Ways to Protect Wildlife in Serengeti National Park
One of the Best Ways to Protect Wildlife is to Experience the Wilderness in Person, not through a screen!
Experiencing nature in person is one of the best ways to protect wildlife, this is how you can get involved: In nature, there’s a high level of interdependence that makes any ecosystem function, survive, cease or grow. An example being how an African lion depends on a prey like zebra for food, whereas, a zebra depends on green grass and water for survival, the grass depends on rain, sunshine and decomposition of a dead zebra or lion to grow…everything in nature is connected down to a microscopic virus like novel corona! The same connectedness applies to how most wildlife conservation projects work within Africa’s wildlife sanctuaries.
One of the primary ways most national parks in Africa are able to sustainably fund the work of protecting all wildlife from poachers is to use the revenue collected in the form of park entrance and concession fees which are payable by tour operators like Wito Africa Safaris when they send tourists to visit the parks on safari. The more tourists the parks receive, the more revenue collected from the tour operators and visitors which means more funds available for protection of wildlife and overall operations of the national parks.
Other Ways to Protect Wildlife: a behind the scenes look at animal conservation programs in Serengeti National Park!
Growing up as a young child in Tanzania, I (Abdullie, Founder of Wito Africa Safaris) used to hear of and witness encounters of huge populations of lions, cheetahs, elephants, giraffes, crocodiles, wildebeest, zebras and hyenas – not to mention all the colourful birds!
It is through my recollection of such an unparalleled volume of wildlife roaming freely in vast sanctuaries without borders or fences that really ignited my desire to protect wildlife and my passion to show this raw beauty to the wider world through responsible tourism.As a tour company, we have seen the positive impact that sustainable tourism has provided to local communities and to wildlife at large. Through direct employment in tourism, we have seen thousands of local people making a living and receiving direct benefits of being involved in safari related activities. Just to put things in perspective, going into 2020, the tourism sector in Tanzania was contributing approximately 18.3% in GDP and it is said to create over a million jobs which directly employ over half a million Tanzanians (World Travel and Tourism Council).
How Does Serengeti National Park Ensure The Park and Wildlife Remain Protected?
A massive national park like the Serengeti has been running successful conservation and wildlife protection projects with world renowned nonprofit organizations like the Frankfurt Zoological Society (FZS) with the sole purpose of ensuring that this beautiful ecosystem is thriving even during times of uncertainty and that the Serengeti Shall Not Die. You can read more about some of the ongoing research, and amazing conservation work that has been done over the years with the Frankfurt Zoological Society (FZS) here.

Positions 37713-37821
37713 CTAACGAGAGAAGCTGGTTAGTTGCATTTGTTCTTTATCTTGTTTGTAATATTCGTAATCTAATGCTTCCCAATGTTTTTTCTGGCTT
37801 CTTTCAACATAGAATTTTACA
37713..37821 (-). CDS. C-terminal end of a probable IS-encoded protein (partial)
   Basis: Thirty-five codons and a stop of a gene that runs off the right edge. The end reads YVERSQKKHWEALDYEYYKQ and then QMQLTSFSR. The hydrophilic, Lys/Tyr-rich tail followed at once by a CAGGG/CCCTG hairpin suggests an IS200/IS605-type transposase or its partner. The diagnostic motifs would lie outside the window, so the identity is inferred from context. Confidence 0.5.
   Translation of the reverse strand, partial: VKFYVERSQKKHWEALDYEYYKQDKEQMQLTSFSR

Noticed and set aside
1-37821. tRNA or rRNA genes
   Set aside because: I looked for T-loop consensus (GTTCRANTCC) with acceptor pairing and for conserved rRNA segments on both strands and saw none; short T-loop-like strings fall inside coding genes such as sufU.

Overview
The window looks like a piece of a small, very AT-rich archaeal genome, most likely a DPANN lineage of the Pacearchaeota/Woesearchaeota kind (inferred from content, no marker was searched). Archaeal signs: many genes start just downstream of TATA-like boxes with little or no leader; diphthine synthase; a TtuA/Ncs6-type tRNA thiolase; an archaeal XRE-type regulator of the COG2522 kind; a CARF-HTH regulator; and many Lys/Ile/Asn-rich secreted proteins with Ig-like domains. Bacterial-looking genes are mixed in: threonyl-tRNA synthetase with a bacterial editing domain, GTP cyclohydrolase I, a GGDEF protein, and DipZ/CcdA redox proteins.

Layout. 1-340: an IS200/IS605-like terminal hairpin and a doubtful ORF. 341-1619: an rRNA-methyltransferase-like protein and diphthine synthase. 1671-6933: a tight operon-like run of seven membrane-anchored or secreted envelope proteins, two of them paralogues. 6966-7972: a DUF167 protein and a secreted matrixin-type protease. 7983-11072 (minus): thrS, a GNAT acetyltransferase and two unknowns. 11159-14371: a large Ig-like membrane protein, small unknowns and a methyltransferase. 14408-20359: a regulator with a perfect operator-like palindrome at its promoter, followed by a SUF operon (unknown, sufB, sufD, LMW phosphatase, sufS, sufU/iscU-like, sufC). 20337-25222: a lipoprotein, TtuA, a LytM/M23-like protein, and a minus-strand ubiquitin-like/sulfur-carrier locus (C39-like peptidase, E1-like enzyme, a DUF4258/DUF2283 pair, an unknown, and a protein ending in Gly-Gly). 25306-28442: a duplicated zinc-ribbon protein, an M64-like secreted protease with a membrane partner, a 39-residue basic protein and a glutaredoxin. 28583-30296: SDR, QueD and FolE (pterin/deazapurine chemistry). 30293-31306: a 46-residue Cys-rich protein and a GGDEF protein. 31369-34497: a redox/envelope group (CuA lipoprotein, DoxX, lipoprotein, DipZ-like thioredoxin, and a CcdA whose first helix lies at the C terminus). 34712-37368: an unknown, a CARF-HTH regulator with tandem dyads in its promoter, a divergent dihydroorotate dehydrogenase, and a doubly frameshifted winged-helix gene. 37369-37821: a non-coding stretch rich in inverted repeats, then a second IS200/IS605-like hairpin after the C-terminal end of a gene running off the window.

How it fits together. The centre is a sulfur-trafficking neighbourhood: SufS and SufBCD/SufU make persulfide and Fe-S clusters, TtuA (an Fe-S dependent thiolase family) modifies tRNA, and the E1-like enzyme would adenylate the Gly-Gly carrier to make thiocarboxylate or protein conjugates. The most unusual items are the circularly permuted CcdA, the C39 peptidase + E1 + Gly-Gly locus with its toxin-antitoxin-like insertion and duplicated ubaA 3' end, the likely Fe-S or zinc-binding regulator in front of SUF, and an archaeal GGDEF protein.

The presence of staff (and tourists alike) in most safari camps and lodges that operate inside the national parks and within wildlife corridors also plays a key role in deterring most desperate poachers who are interested in the illegal seizure of bush meat for food. In most cases, the cost of acquiring bush meat is cheaper than buying other sources of meat (beef, chicken)…etc, and there’s a possibility to sell it to other people and create a source of temporary income. These selfish poacher-wannabes typically use snares that pretty much capture any animal that moves. The Serengeti De-snaring Program in partnership with tourism stakeholders such as tour operators, collectively work together to eradicate and manage the issue even in the most remote corners of the park.
Involving the local communities that border most national parks and wildlife sanctuaries to work in safari camps and lodges seems to have the positive psychological effect of turning some potential poachers to wildlife protectors. For the local people who work in tourism activities, the direct benefits of their employment are impactful, from the basics of putting food on the table to feed both immediate and extended families, providing shelter and education to investing in small local kiosk-like souvenir businesses. The benefits of being involved in wildlife protection outweigh the desire to become a poacher for bush meat. Wouldn’t you want to protect the goose that lays the golden eggs?
Be Part of the Solution, Go On An African Safari with Wito Africa and Make a Difference!
There’s a growing desire amongst people from around the world who wish to see an end to global environmental crises such as climate change and deforestation.
Our precious wildlife – big and small – are the most vulnerable now more than ever! We also want you to understand that the future of our wildlife is depending on travellers like you to help protect them and continue the incredible work of conservation across Africa. Therefore, when it is safe to travel again, we encourage you to explore beyond your backyards and local boundaries. We ask you to take a journey far and wide into some of the wildest places on Earth where wildlife roam freely, the less known and untouched areas where Mother Nature has created a natural home for hundreds of animal species, endangered birds and plants that need to be protected 365 days a year.